[QUOTE=sakura_girl;1069655]So you're in a never-ending spiral of screwing over your metabolism by continuously eating less and less meat until your body begins cannibalizing its own protein mass?[/QUOTE]
If you have to go that far down to lose some weight then you probably have some serious issues that go far beyond your diet and might want to see a doctor about them...
See Paleobird for how to eat on the meat and fat end of the spectrum and enjoy life with smaller amounts of food. Tell me she looks like her metabolism is in a death spiral.
[QUOTE=sbhikes;1069705]See Paleobird for how to eat on the meat and fat end of the spectrum and enjoy life with smaller amounts of food. Tell me she looks like her metabolism is in a death spiral.[/QUOTE]
Guess who wrote this 2 years ago:
[QUOTE]OK, it’s time for me face reality. PB is a great, healthy WOE but it will not lead to weight/fat loss in my case unless I get down to some serious calorie restriction.
All this talk of, “Eat when you are hungry, stop when you are not.” “Throw away your scale”, etc. sounds soooooo nice but it just isn’t cutting it.
I’ve been around the boards here since last fall and I’ve observed some people for whom the PB works.
The Switchers: People like TawFunGuy and Dave Parsons who were seriously overweight and made the Big Change. They couldn’t help but lose weight from massively SAD diets to PB. I admire the heck out of those guys.
The Healers : People who are here for medical reasons such as celiac, PCOS, hypo thyroid, eating disorders,etc.. Weight stabilization is a pleasant side effect of the healing they find. More power to them.
The Uber Athletes : These are the healthy young studs/studettes who want a WOE to complement their tough workouts so that they can see every one of the six pac muscles clearly. This works for them. Cool.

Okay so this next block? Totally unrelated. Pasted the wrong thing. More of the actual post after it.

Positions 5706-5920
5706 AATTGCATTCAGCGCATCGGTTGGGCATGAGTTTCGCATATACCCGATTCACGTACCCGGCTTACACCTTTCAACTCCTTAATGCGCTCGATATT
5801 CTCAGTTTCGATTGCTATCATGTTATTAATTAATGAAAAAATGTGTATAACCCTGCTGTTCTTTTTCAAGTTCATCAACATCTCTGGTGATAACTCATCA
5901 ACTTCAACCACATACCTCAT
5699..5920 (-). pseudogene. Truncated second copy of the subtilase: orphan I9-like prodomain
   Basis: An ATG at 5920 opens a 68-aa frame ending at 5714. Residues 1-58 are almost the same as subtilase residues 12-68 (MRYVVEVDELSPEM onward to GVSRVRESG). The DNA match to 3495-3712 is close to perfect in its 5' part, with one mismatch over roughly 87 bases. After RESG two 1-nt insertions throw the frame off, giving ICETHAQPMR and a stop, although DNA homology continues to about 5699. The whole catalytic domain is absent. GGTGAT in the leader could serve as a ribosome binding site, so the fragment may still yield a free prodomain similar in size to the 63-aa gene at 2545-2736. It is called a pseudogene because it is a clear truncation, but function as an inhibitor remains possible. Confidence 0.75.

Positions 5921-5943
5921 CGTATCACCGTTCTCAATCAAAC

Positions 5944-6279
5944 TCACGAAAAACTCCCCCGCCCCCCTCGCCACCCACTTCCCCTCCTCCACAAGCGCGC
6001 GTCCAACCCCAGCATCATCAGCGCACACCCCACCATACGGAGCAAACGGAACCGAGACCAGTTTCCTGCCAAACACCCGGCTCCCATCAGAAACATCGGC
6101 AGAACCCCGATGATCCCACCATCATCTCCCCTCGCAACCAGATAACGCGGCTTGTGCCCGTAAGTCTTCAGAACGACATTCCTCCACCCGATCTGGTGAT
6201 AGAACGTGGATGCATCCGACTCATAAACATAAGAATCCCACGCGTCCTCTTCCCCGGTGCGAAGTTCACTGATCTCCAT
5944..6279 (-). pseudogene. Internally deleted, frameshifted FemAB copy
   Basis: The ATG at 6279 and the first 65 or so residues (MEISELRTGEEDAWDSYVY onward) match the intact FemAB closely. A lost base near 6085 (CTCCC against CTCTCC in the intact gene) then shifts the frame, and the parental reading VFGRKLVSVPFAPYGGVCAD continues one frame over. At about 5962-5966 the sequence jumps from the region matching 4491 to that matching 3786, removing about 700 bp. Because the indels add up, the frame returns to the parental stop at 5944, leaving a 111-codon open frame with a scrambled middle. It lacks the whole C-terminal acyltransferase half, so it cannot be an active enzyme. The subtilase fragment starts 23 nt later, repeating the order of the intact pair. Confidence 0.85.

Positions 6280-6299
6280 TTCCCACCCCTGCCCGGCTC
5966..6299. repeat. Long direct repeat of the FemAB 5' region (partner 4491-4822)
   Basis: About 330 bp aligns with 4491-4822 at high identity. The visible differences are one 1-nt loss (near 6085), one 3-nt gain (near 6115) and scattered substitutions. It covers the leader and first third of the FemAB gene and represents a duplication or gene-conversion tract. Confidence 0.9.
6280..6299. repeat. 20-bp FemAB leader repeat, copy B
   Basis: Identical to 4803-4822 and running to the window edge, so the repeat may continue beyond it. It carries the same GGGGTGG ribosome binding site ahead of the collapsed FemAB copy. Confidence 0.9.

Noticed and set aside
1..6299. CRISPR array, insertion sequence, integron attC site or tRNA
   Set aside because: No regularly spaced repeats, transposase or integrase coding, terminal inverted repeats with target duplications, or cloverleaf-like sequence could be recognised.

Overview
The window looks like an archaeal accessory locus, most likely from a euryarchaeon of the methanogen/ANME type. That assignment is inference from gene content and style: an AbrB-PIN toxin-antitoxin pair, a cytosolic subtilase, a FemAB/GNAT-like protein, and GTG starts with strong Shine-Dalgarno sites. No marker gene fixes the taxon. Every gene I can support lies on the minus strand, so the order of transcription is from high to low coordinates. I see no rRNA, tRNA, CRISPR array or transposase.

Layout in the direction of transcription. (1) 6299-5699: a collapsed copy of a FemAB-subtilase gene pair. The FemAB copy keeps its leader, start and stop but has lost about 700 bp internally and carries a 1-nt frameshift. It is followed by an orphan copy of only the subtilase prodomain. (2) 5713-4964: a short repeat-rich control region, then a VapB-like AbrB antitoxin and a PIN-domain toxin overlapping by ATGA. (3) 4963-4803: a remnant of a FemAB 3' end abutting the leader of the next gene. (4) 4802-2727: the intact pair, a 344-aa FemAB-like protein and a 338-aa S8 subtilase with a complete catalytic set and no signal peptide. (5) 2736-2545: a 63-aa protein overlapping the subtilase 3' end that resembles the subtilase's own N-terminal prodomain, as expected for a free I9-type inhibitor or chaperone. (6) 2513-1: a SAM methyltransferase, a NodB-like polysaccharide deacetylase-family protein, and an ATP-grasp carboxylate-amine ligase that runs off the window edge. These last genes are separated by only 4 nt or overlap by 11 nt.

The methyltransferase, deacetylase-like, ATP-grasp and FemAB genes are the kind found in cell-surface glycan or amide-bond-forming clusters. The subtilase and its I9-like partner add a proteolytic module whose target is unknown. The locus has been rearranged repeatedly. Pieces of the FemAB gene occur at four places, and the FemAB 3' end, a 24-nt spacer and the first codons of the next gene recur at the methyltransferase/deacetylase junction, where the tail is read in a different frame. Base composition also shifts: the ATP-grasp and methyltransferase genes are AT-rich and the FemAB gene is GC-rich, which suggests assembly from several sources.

Then there is me. None of the above. Just a lady coming up on 50 who would like to lose some weight. No major health problems and not a huge amount to lose, (30lbs) but no desire to revisit the uber athletic days of my youth. I have always been health conscious and physically fit. I don’t think that some brown rice and tofu did me any irreparable harm. Not optimal, I understand that now, but not really that awful. I never did eat junk or over eat sugar or carbs. I have never had an eating disorder, I don’t have cravings or binges. I am very compliant with PB eating rules. I sleep well, get plenty of all natural vitamin D and include lots of play in my life. I eat tons of veggies, no processed junk (I mean Zero) lots of PB approved proteins and fats. Dairy free, legume free, minimal nuts and berries. I am almost always good about following the PBF workout routine. And I IF for 24 hours about 3-4 times a week. I’m doing everything “right”, right?.
I have come to the conclusion that my body “likes” having an extra 30lbs of spare fat and is going to keep it around unless I do some serious caloric restriction.
About Batty’s thread which I so adore, Yes, body composition has shifted around allowing me into a smaller size jeans. But I am not buying the “muscle is more compact than fat so you should ditch your scale” argument. At the levels I’m working out, I am not packing on pounds of muscle. Batty is a different story. They don’t call her workout room “Batty’s Basement of Doom” for nothing. My PBF push ups, pull ups, planks, etc. are toning things up a bit so the size 10s fit and I’m loving that. But the reason I’m not seeing falling numbers on the scale is not because of muscle mass gain although it would be reassuring to believe that and keep eating my bacon.